This section is from the "Practical Banking" book, by Albert S. Bolles.
As the balances paid and the balances received are the same (errors excepted), so the amount credited to the clearing bankers' account each day must be the same as the amount debited. It is only a means by which the debtor banks pay the creditor banks on each day by a simple transfer, without handling any cash. Previous to 1854 balances were paid in cash. The per cent, of balances to clearings is considerably greater at London than at New York, and has shown a marked increase. In 1810 the balances were 4.68 per cent, of the clearings; in 1839, 6.94 per cent., and in 1879-80, 12.16 per cent., as compared with 4.96 per cent, at New York in 1879. The balances are probably greater on account of the country clearings.
By having three clearings instead of one, and allowing banks to bring so many successive charges at intervals to each clearing, instead of one charge delivered precisely at a given hour, the Clearing-house work occupies very much more time than at New York, where the transactions are considerably larger. In fact, substantially, the whole day is spent by the clearing clerks at the Clearing-house, or in going to and from it, whereas at New York an hour, or less, for each clerk and messenger suffices for the whole work. On the other hand, by having so many clearings, and the heaviest at the close of the day, mercantile paper sent through the clearing is more promptly presented.
The Manchester Clearing-house was established in 1872, and has, since that date, been under charge of Mr. D. T. Brewer, as inspector. The work there is performed on loose forms, and not in account books, as at London. The work is done more nearly on the plan prevailing at New York, which is, in several respects, an improvement on that prevailing at London. There are two clearings daily at the Branch of the Bank of England, the first at 11.15 A. m. (a preliminary one), and the second at 2.15 P. M. The clearing is quickly accomplished, and "goes on with noiseless ease, strongly contrasting with the turmoil of the London house." This is, of course, owing in part to the immensely larger transactions effected at the latter. At Manchester each of the twelve clearing bankers is represented by a single clerk, who delivers and receives the vouchers and adjusts the accounts. The balances for the day are settled after the close of the second clearing by transfers on the books of the Bank of England, the forms being very similar to those used at London. The Clearing-house at Newcastle-on-Tyne was established January 2, 1872, and embraces seven members. On ordinary days there are three clearings daily, usually at 11.15 A. M., 2.15 and 3.15 P. M. On January 1st there is one at 10.30 A. M. On Saturdays and holidays there are two clearings, usually at 11.15 A. M. and 1.15 P. M. Articles dishonored are returned through the Clearing-house on the same day, not later than forty-five minutes after the commencement of the last clearing. The methods of doing the business and paying balances are similar to those in use at Manchester. The total of its transactions in twelve years has been £ 332,470,125, as compared with £ 1,043,360,000 at Manchester. The operations of the Newcastle Clearing-house are conducted at the Branch of the Bank of England, under charge of a committee, of which the agent of the bank—at present Mr. J. B. Fairley—is chairman.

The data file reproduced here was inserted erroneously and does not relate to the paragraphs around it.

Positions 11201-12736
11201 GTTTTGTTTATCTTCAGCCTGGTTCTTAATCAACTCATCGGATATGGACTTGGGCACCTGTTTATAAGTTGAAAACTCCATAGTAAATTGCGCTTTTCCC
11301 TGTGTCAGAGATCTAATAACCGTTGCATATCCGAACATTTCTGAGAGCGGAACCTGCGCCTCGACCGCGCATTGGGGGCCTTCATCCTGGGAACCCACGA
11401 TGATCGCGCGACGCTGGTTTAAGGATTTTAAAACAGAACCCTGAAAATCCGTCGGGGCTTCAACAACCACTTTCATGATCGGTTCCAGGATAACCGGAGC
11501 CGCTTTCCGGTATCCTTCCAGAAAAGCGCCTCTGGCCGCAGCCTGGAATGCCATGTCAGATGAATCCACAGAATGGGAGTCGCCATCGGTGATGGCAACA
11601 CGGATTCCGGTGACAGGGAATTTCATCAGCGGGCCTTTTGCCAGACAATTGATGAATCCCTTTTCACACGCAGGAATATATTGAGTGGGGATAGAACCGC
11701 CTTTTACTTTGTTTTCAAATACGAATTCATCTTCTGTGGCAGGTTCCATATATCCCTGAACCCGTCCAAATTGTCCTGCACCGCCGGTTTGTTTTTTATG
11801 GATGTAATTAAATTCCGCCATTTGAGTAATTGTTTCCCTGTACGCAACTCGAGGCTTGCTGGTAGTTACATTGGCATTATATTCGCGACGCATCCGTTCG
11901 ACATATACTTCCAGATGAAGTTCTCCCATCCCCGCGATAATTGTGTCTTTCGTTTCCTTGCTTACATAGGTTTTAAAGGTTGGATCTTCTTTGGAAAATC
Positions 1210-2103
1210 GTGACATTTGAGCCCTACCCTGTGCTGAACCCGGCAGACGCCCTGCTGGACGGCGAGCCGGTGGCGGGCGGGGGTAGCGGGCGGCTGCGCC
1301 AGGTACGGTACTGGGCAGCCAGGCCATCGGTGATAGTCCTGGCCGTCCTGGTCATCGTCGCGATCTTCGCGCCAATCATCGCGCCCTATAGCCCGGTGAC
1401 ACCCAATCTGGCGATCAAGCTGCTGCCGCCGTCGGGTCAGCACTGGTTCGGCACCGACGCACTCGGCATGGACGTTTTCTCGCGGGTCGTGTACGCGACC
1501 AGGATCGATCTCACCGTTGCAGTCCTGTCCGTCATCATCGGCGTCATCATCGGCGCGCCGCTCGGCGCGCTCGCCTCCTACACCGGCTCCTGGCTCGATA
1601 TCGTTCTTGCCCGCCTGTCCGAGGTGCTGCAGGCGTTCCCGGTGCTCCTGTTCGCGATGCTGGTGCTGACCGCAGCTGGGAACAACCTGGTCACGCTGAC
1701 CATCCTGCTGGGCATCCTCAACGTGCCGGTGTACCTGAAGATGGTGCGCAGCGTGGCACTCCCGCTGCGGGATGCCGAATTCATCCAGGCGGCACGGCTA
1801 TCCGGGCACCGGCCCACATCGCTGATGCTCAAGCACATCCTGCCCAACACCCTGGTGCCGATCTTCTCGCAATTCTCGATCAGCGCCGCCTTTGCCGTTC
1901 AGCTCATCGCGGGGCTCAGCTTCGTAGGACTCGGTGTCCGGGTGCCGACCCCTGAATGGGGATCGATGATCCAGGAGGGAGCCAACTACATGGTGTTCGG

There are also Clearing-houses at Liverpool, Edinburgh and Dublin. At Edinburgh there is one general clearing daily, opened at one and closed for delivery at fifteen minutes past one P. m., except on Saturday, when it opens at eleven and closes at fifteen minutes past. The Bank of Scotland and the Royal Bank of Scotland undertake the settlement each alternate month. There is also a note exchange daily at 10 a. m., except on Monday, and a second exchange at 1.30 p. m. on Saturday for large notes only. On Monday and Thursday the balances are included in the general settlement of the exchange and clearing. On other days the settling bank receives from the debtors and gives to the creditors exchange vouchers for the respective balances within one hour after the closing of the Clearing-house, and these vouchers are brought into the next clearing, and bear interest, included in them, at two per cent, until that clearing. Each document cleared, except notes, is to bear a Clearing-house stamp, containing the name of the clearing bank and the date, also the stamp of any district branch at which it may have been cashed. Documents dishonored are settled between the banks, unless drawn on a branch, in which case they may be sent through the clearing the next day. These banks use clearing books having every alternate sheet perforated down the inside margin. The charges against the other banks are written up in pencil on the unperforated sheets, and by the aid of a sheet of carbonized paper placed underneath, an impression of the items is taken on the perforated sheets. These duplicates are then torn out and handed over with the corresponding articles to the clerks of the other banks, who simply compare the one with the other, so as to save the time and trouble of taking down afresh in their own books the amounts of the various articles. When the clerks return to their respective banks, these duplicates are gummed upon the margins from which their own delivering sheets had been detached, preserving a convenient record of the articles delivered to, and the articles received from, each bank following each other. All abstracts of totals, balances and the like, are kept in a permanent form, written in ink. The paid-up capital of the Edinburgh clearing banks is £ 8,250,000.